You can find issues more uncomfortable than prenuptial agreements. But not many.
For starters, people view prenups from amazingly different points of view. One of my granddaughter’s professors told her that asking anyone for a prenup was demeaning and exploitive and showed such a lack of trust that even asking would be grounds for breaking an engagement.
On the other side, a friend of mine has the attitude that “anyone who won’t sign a prenup is after your money.” She told her son that if someone were unwilling to sign a prenup, that would be disqualifying. “Why should anyone be paid for marrying you?”
My own view is somewhere in the middle, but I do believe that for members of a family business, marriage isn’t just about two individuals. A divorce could impact the family, the employees, the lenders, the customers, and the community. It can damage or destroy an on-going business. Collateral damage from a bankruptcy, a hostile takeover, or brand damage can be disastrous for countless innocent bystanders. A prenup is an insurance policy taken out on behalf of this larger constituency.
The Heart of the Topic
Assuming you have come down on the side of having a prenup (and I hope you have), how do you deal with the fact that marriage is more than an intimate partnership, it’s also a financial partnership? How do you help your clients make something so inherently problematic less painful?
The good news is that the relatively new legal field of collaborative law can help. A collaborative approach always involves not just lawyers representing each side, but also a mental health professional, and often a neutral financial expert. Instead of being adversarial, the collaborative team’s focus is on getting to an agreement that both parties feel good about.
To get to the “feel good” part of the agreement, the team consciously addresses underlying emotional issues since arguments about money are never really about the money.
For instance, suppose one party’s childhood included weekend visitations with a divorced parent who at times provided lavish and expensive gifts – gifts that over time became equated with love. Suppose, next, that the other party grew up in strained financial times and had parents who strove for financial security but instilled in their child a permanent sense of financial insecurity. Their mantra was, “You’ve got to save for the future! You could lose everything!”
Initially, this couple is likely to have problems with the prenup, probably trading claims about who is “cheap and unloving” and who is “greedy and materialistic.” The underlying problem, however, is that they come from families that never talked about money and don’t know how to frame the questions, let alone understand the other person’s point of view.
Collaborative professionals know that there is a whole host of problems hiding under the rubric of money. Money might represent a means of control; a tool for expressing rebelliousness against a parent; protection against insecurity; status and social position; integrity involving promises made to prior children; or a litmus test for a person’s real motives for the relationship.
There are enormous advantages to understanding what money symbolizes. When a collaborative team gets involved, it works on getting to solutions that aren’t zero-sum, but rather ones that involve understanding and sympathy — solutions that both parties can endorse. Getting the true interests on the table is likely to result in a more amicable agreement.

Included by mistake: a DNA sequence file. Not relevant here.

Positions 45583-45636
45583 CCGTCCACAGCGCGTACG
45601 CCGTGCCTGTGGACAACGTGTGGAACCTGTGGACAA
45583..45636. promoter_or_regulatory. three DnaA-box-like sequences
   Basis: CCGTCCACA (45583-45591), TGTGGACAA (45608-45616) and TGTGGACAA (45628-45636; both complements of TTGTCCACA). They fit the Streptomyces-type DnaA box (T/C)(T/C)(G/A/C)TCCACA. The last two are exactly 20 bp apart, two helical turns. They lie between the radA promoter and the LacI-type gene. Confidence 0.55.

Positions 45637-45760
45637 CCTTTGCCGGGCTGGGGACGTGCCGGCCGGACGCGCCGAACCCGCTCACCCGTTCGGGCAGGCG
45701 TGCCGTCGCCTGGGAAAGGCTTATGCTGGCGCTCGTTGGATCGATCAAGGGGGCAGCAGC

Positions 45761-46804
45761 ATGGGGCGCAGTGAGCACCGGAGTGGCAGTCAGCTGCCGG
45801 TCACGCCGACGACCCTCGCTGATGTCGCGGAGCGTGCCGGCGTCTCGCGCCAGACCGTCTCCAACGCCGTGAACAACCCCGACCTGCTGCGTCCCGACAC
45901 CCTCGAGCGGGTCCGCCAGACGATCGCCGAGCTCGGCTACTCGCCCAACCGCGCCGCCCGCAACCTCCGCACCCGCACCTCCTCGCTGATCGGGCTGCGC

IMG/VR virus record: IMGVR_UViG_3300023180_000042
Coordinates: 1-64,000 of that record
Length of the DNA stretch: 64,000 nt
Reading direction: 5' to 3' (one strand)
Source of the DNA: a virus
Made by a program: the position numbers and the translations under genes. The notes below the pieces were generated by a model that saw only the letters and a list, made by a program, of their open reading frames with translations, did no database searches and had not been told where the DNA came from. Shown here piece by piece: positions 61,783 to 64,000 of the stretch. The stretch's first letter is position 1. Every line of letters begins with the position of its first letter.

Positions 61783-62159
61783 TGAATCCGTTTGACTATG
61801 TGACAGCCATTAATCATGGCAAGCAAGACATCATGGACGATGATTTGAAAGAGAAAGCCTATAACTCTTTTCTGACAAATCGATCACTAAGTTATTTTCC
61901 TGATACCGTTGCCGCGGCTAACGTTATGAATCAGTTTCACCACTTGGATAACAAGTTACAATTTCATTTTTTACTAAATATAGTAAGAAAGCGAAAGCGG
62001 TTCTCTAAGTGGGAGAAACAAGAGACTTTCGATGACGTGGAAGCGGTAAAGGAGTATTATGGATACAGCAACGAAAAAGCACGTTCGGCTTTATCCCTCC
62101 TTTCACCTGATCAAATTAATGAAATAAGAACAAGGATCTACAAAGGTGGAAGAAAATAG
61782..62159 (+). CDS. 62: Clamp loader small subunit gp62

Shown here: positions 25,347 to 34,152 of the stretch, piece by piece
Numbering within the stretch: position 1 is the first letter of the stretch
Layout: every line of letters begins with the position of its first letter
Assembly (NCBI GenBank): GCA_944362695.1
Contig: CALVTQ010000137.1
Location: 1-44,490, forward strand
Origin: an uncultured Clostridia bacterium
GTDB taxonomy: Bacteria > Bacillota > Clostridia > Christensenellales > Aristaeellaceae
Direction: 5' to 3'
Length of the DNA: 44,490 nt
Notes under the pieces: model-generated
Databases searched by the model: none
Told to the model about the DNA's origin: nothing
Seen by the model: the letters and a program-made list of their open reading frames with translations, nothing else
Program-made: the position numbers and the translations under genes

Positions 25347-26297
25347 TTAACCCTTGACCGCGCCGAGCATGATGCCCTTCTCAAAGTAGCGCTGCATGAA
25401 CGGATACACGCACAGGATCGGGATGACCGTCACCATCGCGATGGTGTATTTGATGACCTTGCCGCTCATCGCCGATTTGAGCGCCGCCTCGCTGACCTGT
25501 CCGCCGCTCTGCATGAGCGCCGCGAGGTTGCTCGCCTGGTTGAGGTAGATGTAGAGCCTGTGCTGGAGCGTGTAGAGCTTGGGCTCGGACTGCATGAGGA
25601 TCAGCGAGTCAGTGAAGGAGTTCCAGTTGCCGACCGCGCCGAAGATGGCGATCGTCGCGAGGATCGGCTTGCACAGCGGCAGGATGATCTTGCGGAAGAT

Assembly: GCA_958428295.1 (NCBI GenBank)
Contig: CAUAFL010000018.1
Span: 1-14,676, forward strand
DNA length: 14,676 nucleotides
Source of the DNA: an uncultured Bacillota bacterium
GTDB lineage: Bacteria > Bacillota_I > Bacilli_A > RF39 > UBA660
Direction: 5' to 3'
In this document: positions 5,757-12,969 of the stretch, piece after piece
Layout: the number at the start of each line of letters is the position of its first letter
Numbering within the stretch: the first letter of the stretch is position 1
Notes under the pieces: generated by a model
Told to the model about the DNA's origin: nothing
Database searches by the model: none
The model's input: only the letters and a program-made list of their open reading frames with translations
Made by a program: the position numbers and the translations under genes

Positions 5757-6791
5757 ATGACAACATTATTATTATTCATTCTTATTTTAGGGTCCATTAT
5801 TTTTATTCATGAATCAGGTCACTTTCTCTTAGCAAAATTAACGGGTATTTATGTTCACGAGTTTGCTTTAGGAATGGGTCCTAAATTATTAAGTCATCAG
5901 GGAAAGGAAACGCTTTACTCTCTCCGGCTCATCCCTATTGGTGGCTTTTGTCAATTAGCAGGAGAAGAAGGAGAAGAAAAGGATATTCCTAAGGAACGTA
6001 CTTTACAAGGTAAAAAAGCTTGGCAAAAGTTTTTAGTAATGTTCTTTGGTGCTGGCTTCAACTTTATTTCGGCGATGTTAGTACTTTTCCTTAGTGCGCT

But there’s more to it than even that – it’s a way to discover how the two “ intendeds” handle important disagreements. A prenup isn’t the last thing this couple will disagree about. On the contrary, the prenup is a kind of X-ray into how well a couple will handle future disagreements. (Thanks to Roxane Polak and David Hoffman for their insights into this part of the article.)
Back to the Beginning
But… back to the beginning! How to go about bringing up this fiendishly ticklish subject in the first place? Basically there are two choices — work it through, or pretend it isn’t there and live with the consequences. This conversation is going to raise fears and make the couple recheck what the relationship is about. But they still need to plunge in and have the conversation.
Bringing up the subject of a prenuptial agreement a minimum of three months before the wedding is minimal if a collaborative law team is to be assembled. Six months is better, and the best time is when the couple is first seriously discussing marriage. It’s easier when there are no looming deadlines. Waiting until the last minute may have a “take it or leave it” feel to it.
In many cases, the party who’s presented with a last minute prenup will probably take it, given the embarrassment of canceling the wedding. This creates an additional problem in that a last minute prenup may not be legally enforceable.
According to Charles McEvily, “If the prenup is ever challenged, a spouse could claim that not signing didn’t feel like an option because the wedding invitations had already been sent.” And…“There’s a cost to starting out the marriage this way. Over time it’s apt to grate and turn into a major impediment to a healthy marriage.” In his experience, in as many as 10% of the cases where this happens, it means the end of the marriage.
Prenups are a scary and difficult topic. They’re not just about money. They’re about deeply felt emotions. And in the case of a family business, they’re about all the other stakeholders who could be harmed by a difficult divorce. Fortunately the recent practice of collaborative law can make it less scary and less difficult.
About the contributor
Mitzi Perdue is a speaker, author, and businesswoman. She is the widow of Frank Perdue and daughter of Ernest Henderson, co-founder of the Sheraton Hotel Chain. She can be contacted at [email protected]m.